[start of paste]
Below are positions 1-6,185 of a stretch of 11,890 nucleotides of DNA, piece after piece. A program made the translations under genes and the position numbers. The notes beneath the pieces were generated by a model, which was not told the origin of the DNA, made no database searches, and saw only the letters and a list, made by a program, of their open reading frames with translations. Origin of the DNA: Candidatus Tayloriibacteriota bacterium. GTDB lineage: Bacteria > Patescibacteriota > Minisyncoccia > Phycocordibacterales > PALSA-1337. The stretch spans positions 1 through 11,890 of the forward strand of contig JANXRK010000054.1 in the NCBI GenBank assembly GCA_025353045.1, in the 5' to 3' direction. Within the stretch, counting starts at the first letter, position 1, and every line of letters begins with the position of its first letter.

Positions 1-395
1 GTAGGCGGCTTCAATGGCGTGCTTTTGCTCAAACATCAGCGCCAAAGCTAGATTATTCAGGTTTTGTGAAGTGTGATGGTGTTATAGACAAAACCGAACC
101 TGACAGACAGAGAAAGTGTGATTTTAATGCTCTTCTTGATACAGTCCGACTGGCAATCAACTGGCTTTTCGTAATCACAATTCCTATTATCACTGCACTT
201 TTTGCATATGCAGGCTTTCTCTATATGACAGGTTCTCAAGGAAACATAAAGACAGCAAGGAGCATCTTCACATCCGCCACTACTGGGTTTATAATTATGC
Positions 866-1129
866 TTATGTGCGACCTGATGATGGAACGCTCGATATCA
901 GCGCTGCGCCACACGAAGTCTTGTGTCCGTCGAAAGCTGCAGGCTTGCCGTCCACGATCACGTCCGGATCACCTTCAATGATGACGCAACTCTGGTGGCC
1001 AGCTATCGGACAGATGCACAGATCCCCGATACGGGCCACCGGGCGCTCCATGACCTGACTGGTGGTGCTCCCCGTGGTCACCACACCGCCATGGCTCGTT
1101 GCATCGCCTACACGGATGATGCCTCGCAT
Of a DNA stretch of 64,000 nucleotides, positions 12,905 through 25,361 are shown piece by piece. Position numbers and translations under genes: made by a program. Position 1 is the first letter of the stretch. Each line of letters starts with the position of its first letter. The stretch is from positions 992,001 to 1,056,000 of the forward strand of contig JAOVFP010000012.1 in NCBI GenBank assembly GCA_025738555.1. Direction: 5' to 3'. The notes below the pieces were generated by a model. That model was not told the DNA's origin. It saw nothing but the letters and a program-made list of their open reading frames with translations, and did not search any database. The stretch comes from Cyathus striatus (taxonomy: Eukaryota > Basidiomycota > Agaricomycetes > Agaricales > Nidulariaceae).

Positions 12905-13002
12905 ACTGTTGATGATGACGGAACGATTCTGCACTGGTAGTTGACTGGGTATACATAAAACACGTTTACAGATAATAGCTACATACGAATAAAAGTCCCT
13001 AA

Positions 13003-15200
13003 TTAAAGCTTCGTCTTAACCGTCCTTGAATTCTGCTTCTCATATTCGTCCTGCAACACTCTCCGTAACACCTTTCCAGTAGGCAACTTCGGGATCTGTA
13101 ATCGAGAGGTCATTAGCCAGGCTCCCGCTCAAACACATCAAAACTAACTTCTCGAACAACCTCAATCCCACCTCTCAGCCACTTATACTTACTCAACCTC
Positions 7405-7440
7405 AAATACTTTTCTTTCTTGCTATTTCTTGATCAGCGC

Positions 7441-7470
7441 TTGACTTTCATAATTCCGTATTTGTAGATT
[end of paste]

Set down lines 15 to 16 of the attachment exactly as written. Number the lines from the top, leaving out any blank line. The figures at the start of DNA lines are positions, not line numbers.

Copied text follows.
Positions 13003-15200
13003 TTAAAGCTTCGTCTTAACCGTCCTTGAATTCTGCTTCTCATATTCGTCCTGCAACACTCTCCGTAACACCTTTCCAGTAGGCAACTTCGGGATCTGTA